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Ask HN: Which books describe modern devops?
82 points by xstartup 35 days ago | hide | past | web | favorite | 22 comments

Site Reliability Engineering: How Google Runs Production Systems https://g.co/kgs/9QF2Kv

The DevOps Handbook: How to Create World-Class Agility, Reliability, and Security in Technology Organizations https://g.co/kgs/1cffqN

The DevOps 2.0 Toolkit https://g.co/kgs/ULqmRc

DevOps: A Software Architect's Perspective https://g.co/kgs/trJVDi

Effective DevOps: Building a Culture of Collaboration, Affinity, and Tooling at Scale https://g.co/kgs/LTMEay

It may not be clear from the search, but the SRE book is freely available online: https://landing.google.com/sre/book.html

Do you think devops and sre work are the same thing?

In my experience, devops interviews are mostly concerned with your ability to write scripts against APIs and operate puppet or similar tools.

SRE interviews usually assume you will be working with home grown configuration management, they test programming and a lot more Linux and Unix basics.

Just my observation from interviewing for both titles.

Ask 15 people what "DevOps" is and you'll get 15 diff opinions. It's a not well defined term and companies use it for all sort of things.

If by "modern devops" you mean "they say it's appropriate in a Cloud Native environment" here's some I like or are on my reading list:

  * Seeking SRE

  * Database Reliability Engineering: Designing and Operating Resilient Database Systems

  * The Essential Deming: Leadership Principles from the Father of Quality

  * Infrastructure as Code: Managing Servers in the Cloud

  * Cloud Native Infrastructure

  * the Scuba Paper from Facebook Research

  * Kubernetes in Action

  * Zen and the Art of Motorcycle Maintenance

  * Advanced Programming in the Unix Environment
  * Cloud Native: Designing Change-tolerant Software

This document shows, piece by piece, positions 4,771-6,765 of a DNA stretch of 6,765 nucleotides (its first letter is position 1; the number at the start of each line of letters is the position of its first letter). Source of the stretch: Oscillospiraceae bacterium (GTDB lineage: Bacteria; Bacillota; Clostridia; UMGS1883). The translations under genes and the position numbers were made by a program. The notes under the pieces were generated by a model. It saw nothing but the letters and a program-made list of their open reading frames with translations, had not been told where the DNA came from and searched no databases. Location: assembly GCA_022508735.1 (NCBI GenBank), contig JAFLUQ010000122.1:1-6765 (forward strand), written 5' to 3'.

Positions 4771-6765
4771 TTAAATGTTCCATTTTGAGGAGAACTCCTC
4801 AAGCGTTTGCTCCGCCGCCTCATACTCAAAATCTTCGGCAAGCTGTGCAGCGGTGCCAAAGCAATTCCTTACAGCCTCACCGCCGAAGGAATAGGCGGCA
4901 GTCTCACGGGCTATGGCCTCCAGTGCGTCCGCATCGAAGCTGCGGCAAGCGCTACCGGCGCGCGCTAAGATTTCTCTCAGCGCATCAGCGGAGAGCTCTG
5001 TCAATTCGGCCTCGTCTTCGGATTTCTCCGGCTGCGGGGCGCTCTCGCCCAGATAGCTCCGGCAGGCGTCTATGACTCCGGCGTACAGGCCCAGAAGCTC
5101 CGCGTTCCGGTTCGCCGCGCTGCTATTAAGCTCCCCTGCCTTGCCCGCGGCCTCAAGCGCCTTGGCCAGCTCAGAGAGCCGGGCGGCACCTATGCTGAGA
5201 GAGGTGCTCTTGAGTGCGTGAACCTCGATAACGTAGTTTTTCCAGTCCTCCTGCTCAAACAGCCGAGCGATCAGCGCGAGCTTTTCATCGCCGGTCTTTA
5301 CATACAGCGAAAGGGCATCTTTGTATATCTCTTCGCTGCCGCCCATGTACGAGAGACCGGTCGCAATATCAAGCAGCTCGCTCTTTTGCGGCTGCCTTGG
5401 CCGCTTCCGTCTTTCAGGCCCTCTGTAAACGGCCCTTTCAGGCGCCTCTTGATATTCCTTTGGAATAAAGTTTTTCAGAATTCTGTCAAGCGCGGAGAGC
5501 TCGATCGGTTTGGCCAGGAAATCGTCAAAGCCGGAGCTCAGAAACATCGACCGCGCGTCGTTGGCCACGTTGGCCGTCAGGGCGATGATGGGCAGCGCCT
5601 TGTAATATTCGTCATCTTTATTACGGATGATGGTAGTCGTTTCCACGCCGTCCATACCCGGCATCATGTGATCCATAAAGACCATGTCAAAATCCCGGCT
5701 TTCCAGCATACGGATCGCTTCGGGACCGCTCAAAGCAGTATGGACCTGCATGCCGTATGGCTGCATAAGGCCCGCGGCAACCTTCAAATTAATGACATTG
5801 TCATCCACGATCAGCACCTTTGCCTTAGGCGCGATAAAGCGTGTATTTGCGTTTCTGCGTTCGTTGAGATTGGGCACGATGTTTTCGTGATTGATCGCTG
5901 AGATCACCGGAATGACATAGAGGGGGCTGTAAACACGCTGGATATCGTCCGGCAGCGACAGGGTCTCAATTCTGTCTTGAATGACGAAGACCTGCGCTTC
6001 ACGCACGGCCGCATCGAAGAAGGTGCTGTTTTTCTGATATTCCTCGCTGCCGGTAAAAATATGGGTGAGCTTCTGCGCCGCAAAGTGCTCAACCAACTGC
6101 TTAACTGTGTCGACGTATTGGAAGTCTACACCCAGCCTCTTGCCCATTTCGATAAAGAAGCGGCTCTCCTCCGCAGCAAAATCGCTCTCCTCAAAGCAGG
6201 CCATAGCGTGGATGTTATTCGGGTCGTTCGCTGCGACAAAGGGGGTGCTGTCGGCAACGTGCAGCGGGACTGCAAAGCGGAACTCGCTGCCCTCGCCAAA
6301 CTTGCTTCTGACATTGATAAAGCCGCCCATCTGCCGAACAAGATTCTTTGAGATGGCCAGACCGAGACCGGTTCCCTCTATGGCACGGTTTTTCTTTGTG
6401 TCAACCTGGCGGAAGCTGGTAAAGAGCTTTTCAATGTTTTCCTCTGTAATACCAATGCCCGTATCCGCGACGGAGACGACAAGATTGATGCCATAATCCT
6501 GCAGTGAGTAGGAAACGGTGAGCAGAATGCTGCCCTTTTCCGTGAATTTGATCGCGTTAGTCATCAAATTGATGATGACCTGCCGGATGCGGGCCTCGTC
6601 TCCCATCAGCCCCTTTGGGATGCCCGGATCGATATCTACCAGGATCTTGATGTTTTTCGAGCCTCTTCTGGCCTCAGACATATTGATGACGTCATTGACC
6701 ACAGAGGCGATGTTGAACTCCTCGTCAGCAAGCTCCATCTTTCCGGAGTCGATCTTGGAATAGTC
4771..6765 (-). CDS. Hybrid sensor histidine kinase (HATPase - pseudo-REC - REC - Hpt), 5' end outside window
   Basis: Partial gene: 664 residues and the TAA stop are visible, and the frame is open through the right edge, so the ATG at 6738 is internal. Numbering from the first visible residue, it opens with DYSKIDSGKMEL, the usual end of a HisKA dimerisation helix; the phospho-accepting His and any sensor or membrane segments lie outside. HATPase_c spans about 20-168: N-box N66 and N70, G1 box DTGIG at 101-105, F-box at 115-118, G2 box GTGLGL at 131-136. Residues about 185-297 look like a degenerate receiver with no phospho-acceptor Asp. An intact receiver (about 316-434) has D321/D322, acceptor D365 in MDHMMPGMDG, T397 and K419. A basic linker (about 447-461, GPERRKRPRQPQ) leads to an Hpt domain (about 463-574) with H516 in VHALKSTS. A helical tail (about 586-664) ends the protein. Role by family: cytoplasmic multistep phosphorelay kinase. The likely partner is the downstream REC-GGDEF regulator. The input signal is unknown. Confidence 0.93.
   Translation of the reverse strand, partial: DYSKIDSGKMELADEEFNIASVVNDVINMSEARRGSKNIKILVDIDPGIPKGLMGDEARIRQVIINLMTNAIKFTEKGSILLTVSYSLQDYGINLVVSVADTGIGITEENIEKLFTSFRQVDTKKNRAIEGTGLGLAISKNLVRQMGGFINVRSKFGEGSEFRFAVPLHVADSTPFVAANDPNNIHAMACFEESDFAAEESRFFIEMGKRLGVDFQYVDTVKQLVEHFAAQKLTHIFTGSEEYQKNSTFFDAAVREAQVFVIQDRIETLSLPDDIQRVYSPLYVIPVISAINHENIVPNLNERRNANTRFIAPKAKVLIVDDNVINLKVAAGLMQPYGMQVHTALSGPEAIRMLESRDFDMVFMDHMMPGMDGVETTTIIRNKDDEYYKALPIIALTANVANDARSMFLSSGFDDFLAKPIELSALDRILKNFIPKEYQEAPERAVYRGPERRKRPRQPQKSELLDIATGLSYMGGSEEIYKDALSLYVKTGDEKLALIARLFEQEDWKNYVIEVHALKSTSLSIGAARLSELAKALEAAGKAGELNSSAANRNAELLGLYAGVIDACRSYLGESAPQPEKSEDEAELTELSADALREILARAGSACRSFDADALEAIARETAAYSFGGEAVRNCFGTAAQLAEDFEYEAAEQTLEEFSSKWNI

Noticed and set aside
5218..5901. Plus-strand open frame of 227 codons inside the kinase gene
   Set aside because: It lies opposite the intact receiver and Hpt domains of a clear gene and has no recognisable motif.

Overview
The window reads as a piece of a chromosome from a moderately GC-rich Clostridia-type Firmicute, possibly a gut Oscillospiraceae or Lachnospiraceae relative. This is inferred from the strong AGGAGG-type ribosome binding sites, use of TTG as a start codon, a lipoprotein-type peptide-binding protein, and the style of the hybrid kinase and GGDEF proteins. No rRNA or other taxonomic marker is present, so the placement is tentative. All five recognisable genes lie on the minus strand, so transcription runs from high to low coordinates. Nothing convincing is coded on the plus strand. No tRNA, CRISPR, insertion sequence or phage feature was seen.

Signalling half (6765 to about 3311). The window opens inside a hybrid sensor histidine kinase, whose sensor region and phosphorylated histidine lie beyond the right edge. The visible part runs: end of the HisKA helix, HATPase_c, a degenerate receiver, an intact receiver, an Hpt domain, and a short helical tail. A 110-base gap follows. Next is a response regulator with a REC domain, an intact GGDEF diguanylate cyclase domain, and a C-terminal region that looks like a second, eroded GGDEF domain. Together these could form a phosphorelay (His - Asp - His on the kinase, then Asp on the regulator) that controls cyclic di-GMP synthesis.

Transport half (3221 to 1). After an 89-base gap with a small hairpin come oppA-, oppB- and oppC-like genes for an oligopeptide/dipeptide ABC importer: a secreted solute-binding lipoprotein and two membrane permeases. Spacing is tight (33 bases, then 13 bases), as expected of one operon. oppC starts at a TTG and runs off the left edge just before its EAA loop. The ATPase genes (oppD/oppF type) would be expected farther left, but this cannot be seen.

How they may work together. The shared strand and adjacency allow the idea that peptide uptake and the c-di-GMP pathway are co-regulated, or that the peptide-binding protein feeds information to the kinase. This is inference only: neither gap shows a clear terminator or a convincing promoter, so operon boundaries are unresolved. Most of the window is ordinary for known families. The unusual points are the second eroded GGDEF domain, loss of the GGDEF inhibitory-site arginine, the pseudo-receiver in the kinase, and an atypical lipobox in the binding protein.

* Understanding The Linux Memory Manager <-- kind of old (ie references the coming 64bit memory transitions), but super good

  * Spring Microservices in Action <--- read even if you're not a Java or Spring head, asks questions like, "maybe you should think about service discovery, routing, tracing, etc"

This one seems like a great list. Thanks for sharing.

The most fundamental DevOps book -> The Phoenix Project: https://goo.gl/84ELVc

Hm, no it's not. That book is geared mostly towards product owners, VP of Engineering, Team Managers, CTOs and the like.

The Practice of System and Network Administration, Tom Limoncelli and Christine Hogan.

The Practice of Cloud System Administration: Designing and Operating Large Distributed Systems, Volume 2 -- by the above plus Strata Chalup.

You need both.

Probably not exactly what you are asking, but "Site Reliability Engineering" from Google is available to read on-line:


Like the SRE book from Google. Its also worth checking out how companies such as Netflix put reliability into practice.



Chaos Monkey


Principles of Chaos Engineering


The other recommendations here are pretty good. I'd add "Infrastructure as Code" as well.

Modern devops as in what used to be sysadmin..

Downvoting this is just being disillusional..

Take a look at the DevOps job postings of lately, tell me that what employers wants you to do is not exactly the same as you did 10 years ago as a sysadmin..

I don't disagree with you but I'd point out that the creation of DevOps was based on the idea that the bridge between Sysadmins and Developers was too large. So why don't we train up some developers on Sysadmin skills?

At least at my company, with two exceptions, if you want to be part of the DevOps team you need to pass a developer interview first.


I think any collection of Dilbert comics is an appropriate guide.


How do you define "modern devops"?

I wasn’t doing a lot of “ops” type stuff at the time but I get the impression that a few years ago some people were using the term to mean “you build it, you run it”, without necessarily requiring as much tooling and infrastructure as seems to be expected today.

Modern devops == configuration management, CI tools, and expectation that you at least take an interest in containerisation.

(I tend to feel that, at least until you get to quite a large scale, there’s still a fair amount of value in “developers who aren’t scared to poke production servers when needed”, but it doesn’t really seem accepted to use the word “devops” to describe that kind of setup.)

Not ancient, I suppose :)

Yeah, but what about the other word from the term? It's not well-defined and its definition varies vastly from person to person.

I think the downvotes are not earned here -- devops as a way to work is relatively new, so one could say all of it is modern. That's where the question is probably headed.

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